The devastation and loss due to Hurricanes Harvey, Irma and Maria should be a wake call for all financial organizations to have respective disaster recovery plans in place, but oddly the opposite sometimes holds true.

“Strangely these events do not result in immediate disaster recovery reaction,” said Kirk Drake, founder and CEO of Hagerstown, MD-based credit union service organization Ongoing Operations (OGO). “Usually two to three years after the event there is an uptick, but during that first year there is almost [no action].”

Kirk Drake, founder and CEO of Hagerstown, MD-based credit union service organization Ongoing Operations
Kirk Drake, founder and CEO of Ongoing Operations

During and after Hurricane Harvey, OGO conducted a survey of Texas-based credit unions to assess average recovery times. A forthcoming report tracked 400 credit unions from when they announced they were having issues due to the storm, segregated by services such as e-commerce versus call center versus branch/headquarters.

“We watched each day as that week went on and what was is interesting is that compared to Katrina or Sandy, which we had six or eight credit union client declarations, this time we had one between Irma and Harvey,” said Drake.

The reason for this low impact is due to a substantial improvement in credit unions preparedness for these types of events, said Drake, adding that his firm has roughly 150 clients.

“We just didn’t see the impact from an IT perspective that we have seen historically,” said Drake.

Due diligence

In the majority of cases, being steps ahead of a disaster of any magnitude is the best way to ensure that an organization will remain operational, explained Scott Teel, CEO of the Denver, Col.-based Agility Recovery. His company counts 600 credit unions as clients, which represent 1,800 to 2,000 physical locations.

Scott Teel CEO of the Denver, Col.-based Agility Recovery
Scott Teel, CEO of Agility Recovery

“During Hurricane Harvey we did recover roughly 12 clients in various capacities, but we don’t yet have the final numbers for Hurricane Irma because some organizations are remaining on alert status,” said Teel, speaking to CU Journal shortly after that storm.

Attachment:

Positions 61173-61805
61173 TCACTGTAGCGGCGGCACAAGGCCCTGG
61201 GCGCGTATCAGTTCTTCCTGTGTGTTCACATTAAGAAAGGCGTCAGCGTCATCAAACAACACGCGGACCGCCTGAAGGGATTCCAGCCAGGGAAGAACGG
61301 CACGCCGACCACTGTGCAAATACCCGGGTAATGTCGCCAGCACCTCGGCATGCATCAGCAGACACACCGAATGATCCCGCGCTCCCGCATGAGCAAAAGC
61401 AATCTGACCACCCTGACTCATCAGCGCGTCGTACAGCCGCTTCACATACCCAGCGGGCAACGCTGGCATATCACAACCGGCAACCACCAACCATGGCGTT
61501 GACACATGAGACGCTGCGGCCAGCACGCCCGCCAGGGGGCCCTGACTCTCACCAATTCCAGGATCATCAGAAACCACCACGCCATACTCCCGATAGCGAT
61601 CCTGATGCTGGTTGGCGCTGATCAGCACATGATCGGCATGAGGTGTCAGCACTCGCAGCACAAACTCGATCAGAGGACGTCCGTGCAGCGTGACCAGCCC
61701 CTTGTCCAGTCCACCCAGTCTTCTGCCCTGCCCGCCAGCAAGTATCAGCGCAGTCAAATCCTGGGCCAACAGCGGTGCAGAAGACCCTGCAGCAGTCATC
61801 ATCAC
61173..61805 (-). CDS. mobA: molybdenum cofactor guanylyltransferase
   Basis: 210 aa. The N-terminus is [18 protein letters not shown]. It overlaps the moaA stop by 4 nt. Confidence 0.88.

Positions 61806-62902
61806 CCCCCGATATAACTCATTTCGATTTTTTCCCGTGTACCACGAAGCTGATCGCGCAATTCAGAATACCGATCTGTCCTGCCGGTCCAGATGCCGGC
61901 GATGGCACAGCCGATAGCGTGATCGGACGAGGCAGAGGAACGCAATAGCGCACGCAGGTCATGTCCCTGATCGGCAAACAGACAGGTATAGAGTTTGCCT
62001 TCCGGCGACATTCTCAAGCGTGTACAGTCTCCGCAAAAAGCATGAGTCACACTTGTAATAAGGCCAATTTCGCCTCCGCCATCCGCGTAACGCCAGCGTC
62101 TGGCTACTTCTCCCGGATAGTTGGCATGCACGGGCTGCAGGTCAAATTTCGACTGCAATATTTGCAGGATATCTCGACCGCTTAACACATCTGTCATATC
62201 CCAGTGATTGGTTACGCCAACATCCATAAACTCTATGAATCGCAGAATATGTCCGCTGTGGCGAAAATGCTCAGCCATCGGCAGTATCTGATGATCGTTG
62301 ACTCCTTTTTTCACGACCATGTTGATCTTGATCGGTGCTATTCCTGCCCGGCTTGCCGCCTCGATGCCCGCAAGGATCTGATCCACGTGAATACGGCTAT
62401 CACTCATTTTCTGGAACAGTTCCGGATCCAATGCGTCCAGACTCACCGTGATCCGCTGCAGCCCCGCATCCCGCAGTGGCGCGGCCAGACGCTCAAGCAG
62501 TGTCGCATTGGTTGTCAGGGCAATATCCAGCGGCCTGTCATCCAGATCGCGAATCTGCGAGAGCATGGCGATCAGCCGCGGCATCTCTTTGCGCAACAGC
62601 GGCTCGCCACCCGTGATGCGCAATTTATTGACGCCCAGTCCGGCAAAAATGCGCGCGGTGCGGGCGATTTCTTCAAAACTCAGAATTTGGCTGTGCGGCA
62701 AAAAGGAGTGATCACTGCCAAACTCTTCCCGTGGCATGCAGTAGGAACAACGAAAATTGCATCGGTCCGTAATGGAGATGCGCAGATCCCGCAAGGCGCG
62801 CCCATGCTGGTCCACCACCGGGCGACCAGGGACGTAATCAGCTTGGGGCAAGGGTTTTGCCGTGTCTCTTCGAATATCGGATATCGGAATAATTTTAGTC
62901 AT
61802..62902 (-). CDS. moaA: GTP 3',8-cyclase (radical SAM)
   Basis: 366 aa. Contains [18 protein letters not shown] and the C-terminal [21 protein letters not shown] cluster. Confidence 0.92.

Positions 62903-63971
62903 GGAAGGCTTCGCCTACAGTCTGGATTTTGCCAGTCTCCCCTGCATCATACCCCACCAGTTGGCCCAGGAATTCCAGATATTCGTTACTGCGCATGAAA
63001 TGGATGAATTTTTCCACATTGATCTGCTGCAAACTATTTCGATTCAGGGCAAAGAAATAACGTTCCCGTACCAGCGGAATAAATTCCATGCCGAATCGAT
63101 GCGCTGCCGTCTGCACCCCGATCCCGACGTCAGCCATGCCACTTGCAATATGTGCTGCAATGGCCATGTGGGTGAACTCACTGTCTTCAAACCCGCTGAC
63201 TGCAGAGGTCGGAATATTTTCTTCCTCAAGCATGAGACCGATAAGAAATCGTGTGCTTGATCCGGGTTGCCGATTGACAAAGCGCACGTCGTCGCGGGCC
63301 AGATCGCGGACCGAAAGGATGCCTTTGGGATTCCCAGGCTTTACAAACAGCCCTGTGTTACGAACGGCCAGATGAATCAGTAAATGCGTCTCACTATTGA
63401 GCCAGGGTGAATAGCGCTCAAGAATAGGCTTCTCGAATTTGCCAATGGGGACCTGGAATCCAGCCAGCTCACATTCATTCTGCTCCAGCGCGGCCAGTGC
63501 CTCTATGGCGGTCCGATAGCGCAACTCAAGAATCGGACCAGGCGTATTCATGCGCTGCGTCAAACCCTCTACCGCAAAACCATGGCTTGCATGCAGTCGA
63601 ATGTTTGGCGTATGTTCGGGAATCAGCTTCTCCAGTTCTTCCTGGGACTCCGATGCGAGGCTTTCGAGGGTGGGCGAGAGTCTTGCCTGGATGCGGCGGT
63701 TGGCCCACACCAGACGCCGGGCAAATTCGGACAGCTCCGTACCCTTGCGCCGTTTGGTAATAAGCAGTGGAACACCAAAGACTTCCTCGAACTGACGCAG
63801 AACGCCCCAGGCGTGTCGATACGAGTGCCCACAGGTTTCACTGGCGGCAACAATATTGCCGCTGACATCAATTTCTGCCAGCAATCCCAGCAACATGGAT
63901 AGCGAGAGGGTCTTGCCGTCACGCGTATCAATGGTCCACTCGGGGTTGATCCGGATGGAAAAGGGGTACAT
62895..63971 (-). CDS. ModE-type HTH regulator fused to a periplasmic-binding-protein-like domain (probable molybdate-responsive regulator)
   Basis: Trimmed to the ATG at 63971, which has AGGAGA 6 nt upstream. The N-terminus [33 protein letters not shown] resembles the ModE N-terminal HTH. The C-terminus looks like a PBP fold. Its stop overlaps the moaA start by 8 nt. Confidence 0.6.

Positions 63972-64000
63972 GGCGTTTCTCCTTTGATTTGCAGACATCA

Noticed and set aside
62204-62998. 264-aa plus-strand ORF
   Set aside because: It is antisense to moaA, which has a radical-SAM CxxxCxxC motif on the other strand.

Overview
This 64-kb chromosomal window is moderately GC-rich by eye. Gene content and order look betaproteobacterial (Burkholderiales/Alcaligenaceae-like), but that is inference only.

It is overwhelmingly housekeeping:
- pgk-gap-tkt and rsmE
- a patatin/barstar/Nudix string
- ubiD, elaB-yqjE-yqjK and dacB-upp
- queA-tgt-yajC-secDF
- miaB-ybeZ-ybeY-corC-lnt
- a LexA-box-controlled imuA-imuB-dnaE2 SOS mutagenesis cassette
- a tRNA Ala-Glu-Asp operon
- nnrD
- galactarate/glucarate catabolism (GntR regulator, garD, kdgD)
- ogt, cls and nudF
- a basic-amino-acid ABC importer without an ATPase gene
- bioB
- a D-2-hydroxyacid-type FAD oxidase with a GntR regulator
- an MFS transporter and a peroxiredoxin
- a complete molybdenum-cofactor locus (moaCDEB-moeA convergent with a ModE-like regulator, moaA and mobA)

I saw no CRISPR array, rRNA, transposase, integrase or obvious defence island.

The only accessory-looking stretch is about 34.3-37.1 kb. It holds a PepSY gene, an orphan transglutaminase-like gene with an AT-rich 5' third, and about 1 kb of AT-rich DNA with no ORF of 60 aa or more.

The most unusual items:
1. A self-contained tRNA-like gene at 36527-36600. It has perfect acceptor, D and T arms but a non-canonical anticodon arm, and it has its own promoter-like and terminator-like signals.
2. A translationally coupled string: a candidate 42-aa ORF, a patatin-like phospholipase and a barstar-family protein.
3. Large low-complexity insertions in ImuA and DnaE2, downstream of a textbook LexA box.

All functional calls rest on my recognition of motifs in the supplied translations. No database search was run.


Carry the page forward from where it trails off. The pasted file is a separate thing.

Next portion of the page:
Many of these “recoveries” are easy to remedy, said Teel. These include a phone redirection from an impacted branch to an operational branch. In other more serious cases, the company deploys generators and fuel.

“Some of these locations were totally flooded out, so we are recovering them in mobile branch units in the credit union’s parking lot,” said Teel. After major storms such as Harvey or Irma, takes a damaged credit union an average of 30 to 90 days to be fully back up and running, he added, but it could run longer depending on the scope of the damage and access to resources.

Over the course of a year, the average recovery time for all incidents — from a telephone interruption to a burned out building — is 14 days, said Teel. “Again this is just an average because some recoveries can take a matter of hours, while others can take more than two years,” he added.

Score cards

When working with a credit union client, Drake said the first step is to administer a “business impact analysis,” which provides his team with how much potential risk and in what areas of the business model.

“We recommend reviewing that every 18 to 24 months,” said Drake. “We also recommend table top exercises once or twice a year.”

All OGO clients receive a “score card” once per quarter that is juxtaposed against the disaster recovery solutions administered at other credit unions to determine best practices.

“If we see one accounting department that has a silly recovery strategy, it will be marked poorly in the score card and then we take deliberate action to help that credit union improve that area of the plan,” said Drake.

In Drake’s experience, 70 percent of CU departments take disaster recovery plans seriously. The other departments, he said, are more lackadaisical.

“In most cases the 30 percent is comprised of branches and member service representatives that seems to take it less seriously because they may feel it doesn’t add to their productivity,” said Drake. “But if you take accounting or IT, the discipline that comes out of managing a robust disaster recovery plan adds a lot of value in how they manage risk in other areas of the business.”

Pushing DR plans to the limit

While recent hurricanes have brought a focus on disaster recovery plans and efforts, Teel said there are a lot of different causes of communication and power interruptions.

“This is not what credit unions should be thinking about, it’s more about how they are going to recover these two elements to branch locations,” said Teel. “The cause of the event is less important to how you plan to recover from the event.”

To ensure a credit union is ready for anything, Teel said CUs should annually push existing disaster recovery plans to the absolute limit.

“Come up with scenarios that you know that your plan might fail and try to work toward situations that can overcome those failures,” said Teel. “Football teams continue to practice throughout the season; they don’t stop practicing after preseason. The same approach applies to [disaster recovery] plans.”

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